There’s a good chance I’ll be on a plane as you’re reading this. My husband and I are on our way to enjoy a vacation, a real vacation with hotels, nice restaurants, and fun things to do, outdoors and in.

The beginning of Lent is the perfect time for me to embark on a trip, the perfect time for me to release the limitation and smallness of the last two years.

I’ll admit to some ambivalence about traveling as we were planning our trip. I wondered if we should even go. Where would we be with the pandemic? Was it even worth the risk?

This apprehension took me back to the earliest days of the pandemic. I remember how I stayed home day after day and felt cramped and restless. Suddenly, my house felt so small. All I could think about was how much I missed all of the things I used to do. I was preoccupied with thoughts of restriction, longing to go out, see people, and do things.

Now, after two years, restriction has become the life I know. My husband and I rarely go out, and when we do it’s only after carefully considering whether the venture is worth the risk of Covid exposure. I’ve grown accustomed to a small, limited life.

But life isn’t meant to be small, and we are not meant to live limited lives.

Limitation Creeps in

I suspect my reaction to the pandemic is a good example of what happens to most of us at one time or another.

Limiting beliefs often begin as reasonable reactions to life’s more unpleasant developments. The justifiable resentment, the snap judgment, the fearful reaction all might have made perfect sense in the moment.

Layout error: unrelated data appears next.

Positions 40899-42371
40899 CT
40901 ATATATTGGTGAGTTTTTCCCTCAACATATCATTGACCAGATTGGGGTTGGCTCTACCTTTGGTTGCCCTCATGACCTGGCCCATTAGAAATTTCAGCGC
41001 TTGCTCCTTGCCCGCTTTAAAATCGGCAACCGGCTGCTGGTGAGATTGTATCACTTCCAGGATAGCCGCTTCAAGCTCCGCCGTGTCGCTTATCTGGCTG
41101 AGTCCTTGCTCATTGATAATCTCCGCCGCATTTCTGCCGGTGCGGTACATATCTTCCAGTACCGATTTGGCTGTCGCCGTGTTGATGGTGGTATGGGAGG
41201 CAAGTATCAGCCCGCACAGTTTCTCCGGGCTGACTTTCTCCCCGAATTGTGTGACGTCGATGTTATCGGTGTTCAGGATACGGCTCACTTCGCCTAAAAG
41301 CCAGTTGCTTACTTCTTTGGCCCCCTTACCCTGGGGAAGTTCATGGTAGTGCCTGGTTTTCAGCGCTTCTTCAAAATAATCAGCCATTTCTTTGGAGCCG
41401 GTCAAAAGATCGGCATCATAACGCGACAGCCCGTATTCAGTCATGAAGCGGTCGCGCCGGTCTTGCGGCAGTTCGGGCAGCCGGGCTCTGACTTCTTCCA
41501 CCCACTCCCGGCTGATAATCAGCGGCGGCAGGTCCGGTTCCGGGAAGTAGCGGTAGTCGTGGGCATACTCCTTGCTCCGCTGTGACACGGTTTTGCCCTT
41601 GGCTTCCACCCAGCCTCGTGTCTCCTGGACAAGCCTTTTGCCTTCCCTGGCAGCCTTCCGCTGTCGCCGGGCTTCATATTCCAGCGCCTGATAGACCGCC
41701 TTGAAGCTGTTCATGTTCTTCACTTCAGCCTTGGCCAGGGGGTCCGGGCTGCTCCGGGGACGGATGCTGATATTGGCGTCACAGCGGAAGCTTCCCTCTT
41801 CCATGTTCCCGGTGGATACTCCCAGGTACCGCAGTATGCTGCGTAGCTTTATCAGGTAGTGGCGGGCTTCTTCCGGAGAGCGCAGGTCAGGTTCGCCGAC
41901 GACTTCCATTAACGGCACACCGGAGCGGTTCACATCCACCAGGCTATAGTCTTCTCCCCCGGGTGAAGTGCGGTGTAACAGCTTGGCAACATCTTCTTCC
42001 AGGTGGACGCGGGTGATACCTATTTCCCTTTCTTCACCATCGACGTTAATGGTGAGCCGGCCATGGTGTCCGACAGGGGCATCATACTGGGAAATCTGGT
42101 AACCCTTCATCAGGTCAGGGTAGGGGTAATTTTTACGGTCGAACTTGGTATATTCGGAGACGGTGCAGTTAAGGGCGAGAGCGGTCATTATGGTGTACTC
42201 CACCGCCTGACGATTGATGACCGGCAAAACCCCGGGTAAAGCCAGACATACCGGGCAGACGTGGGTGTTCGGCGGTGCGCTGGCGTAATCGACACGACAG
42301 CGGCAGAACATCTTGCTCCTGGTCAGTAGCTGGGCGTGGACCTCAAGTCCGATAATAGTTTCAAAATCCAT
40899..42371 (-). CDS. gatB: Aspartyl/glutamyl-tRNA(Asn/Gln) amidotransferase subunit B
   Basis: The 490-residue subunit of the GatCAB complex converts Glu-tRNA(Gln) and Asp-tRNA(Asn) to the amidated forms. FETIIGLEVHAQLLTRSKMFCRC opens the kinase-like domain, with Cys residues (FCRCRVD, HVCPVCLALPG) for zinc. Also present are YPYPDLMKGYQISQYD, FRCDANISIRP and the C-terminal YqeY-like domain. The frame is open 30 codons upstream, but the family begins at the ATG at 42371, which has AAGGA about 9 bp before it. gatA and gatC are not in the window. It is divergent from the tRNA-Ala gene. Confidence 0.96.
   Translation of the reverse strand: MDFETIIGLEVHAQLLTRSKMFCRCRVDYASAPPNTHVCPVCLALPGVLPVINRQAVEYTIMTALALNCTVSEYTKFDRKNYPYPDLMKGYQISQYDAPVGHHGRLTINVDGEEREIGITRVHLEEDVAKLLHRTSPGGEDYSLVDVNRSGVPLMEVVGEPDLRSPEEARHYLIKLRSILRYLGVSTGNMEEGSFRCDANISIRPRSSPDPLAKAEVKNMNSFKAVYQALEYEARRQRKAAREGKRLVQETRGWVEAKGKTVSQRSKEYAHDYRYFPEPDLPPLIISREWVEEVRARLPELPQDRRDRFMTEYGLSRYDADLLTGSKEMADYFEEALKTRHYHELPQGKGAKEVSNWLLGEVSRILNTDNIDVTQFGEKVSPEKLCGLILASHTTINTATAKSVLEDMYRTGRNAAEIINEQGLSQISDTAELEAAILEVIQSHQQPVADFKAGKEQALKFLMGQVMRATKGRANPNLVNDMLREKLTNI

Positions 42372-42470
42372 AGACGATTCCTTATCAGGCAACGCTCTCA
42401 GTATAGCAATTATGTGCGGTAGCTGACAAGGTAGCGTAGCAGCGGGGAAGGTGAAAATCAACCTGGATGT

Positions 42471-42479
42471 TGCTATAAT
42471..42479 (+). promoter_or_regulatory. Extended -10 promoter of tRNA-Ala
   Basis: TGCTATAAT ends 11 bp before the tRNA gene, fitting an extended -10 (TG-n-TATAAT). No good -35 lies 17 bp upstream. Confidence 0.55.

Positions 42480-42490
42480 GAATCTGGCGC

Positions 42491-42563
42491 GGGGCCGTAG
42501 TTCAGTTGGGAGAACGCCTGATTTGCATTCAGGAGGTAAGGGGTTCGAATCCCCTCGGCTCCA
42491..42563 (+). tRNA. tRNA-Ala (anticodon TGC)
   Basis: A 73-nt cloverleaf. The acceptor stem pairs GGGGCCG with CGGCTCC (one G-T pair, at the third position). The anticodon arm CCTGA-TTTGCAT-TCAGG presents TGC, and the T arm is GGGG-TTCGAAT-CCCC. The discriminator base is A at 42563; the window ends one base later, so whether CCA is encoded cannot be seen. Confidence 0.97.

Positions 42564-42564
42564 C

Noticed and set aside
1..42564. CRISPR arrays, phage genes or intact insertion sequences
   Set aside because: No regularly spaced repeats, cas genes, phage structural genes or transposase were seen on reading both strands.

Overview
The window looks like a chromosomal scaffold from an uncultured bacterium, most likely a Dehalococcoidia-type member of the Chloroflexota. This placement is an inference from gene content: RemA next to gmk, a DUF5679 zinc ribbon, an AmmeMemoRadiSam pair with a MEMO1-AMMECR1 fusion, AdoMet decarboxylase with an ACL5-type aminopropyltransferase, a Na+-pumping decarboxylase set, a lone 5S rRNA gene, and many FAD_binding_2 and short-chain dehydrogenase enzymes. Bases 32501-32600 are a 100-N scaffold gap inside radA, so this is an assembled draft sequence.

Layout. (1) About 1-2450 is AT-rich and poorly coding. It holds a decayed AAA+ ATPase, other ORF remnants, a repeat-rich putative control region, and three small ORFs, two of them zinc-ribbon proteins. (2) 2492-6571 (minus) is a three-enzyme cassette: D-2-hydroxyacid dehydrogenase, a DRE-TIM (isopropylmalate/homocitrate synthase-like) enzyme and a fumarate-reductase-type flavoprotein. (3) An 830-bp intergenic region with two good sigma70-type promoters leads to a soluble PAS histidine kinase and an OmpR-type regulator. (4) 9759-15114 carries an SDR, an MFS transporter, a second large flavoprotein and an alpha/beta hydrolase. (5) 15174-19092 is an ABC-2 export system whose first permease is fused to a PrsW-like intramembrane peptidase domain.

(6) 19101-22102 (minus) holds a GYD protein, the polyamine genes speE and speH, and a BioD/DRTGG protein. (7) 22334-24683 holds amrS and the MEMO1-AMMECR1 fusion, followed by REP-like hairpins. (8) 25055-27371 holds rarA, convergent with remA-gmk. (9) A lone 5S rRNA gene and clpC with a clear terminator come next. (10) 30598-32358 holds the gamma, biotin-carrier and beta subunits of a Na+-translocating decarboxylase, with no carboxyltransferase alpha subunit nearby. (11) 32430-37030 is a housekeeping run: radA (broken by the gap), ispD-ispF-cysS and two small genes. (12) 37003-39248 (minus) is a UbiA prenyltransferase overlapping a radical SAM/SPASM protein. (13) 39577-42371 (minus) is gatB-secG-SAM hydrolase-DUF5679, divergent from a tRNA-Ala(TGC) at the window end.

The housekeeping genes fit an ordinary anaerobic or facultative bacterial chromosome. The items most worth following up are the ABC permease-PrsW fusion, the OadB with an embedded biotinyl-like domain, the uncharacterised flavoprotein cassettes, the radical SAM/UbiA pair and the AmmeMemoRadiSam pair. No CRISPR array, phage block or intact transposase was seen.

Lent is an opportunity, an invitation to find the small, the closed, the limiting, and release them mindfully and with intention.

But over time, even as the specifics of the memory fade, the feeling settles, sinks its roots into our minds, and slowly grows. It becomes easier to identify more and more with our problems and less and less with our potential.

I invite you to apply this awareness to your life. Even if you’re not consciously aware of your beliefs, you’ll find evidence of them in what your life is showing you. Do you feel joyful and optimistic? Do you greet the day with positive expectancy or with boredom or dread? Do you feel grateful for the blessings in your life and eagerly await more blessings to come or do you lament what you’re lacking and worry about running out or not having enough?

In my case, my reaction to a global pandemic sent me to my house and limited my travels. But gradually, I let it limit me as the months passed and I started to shrink from life, from connection, from adventure.

An Opportunity to Grow

Lent is an opportunity, an invitation to find the small, the closed, the limiting, and release them mindfully and with intention, creating space for renewal as the expansive, the unlimited, the divine begin to flourish and lead us back to ourselves.

That’s why Lent is such a powerful time. A Lenten practice can be a way to discover and transform limiting belief, to live from spiritual freedom instead of human limitation.

Without realizing it, I lulled myself into the idea that life is meant to be dull and repetitive. The timing of my vacation with the beginning of Lent is coincidental; nonetheless, I am going to be mindful of what I’m releasing as I find my renewal having fun, doing new things in a place I’ve never been.

The time has come to leave limitation behind. I’m ready for exploration, fun, and an unlimited, expansive view—outside and in.

About the Author

Rev. Teresa Burton is an ordained Unity minister and licensed Unity teacher. A dynamic speaker and creative instructor, Burton makes Unity teachings easy to understand and fun to learn. Before answering the call to ministry, she worked as an editor for more than 25 years in various capacities in print and digital publishing.


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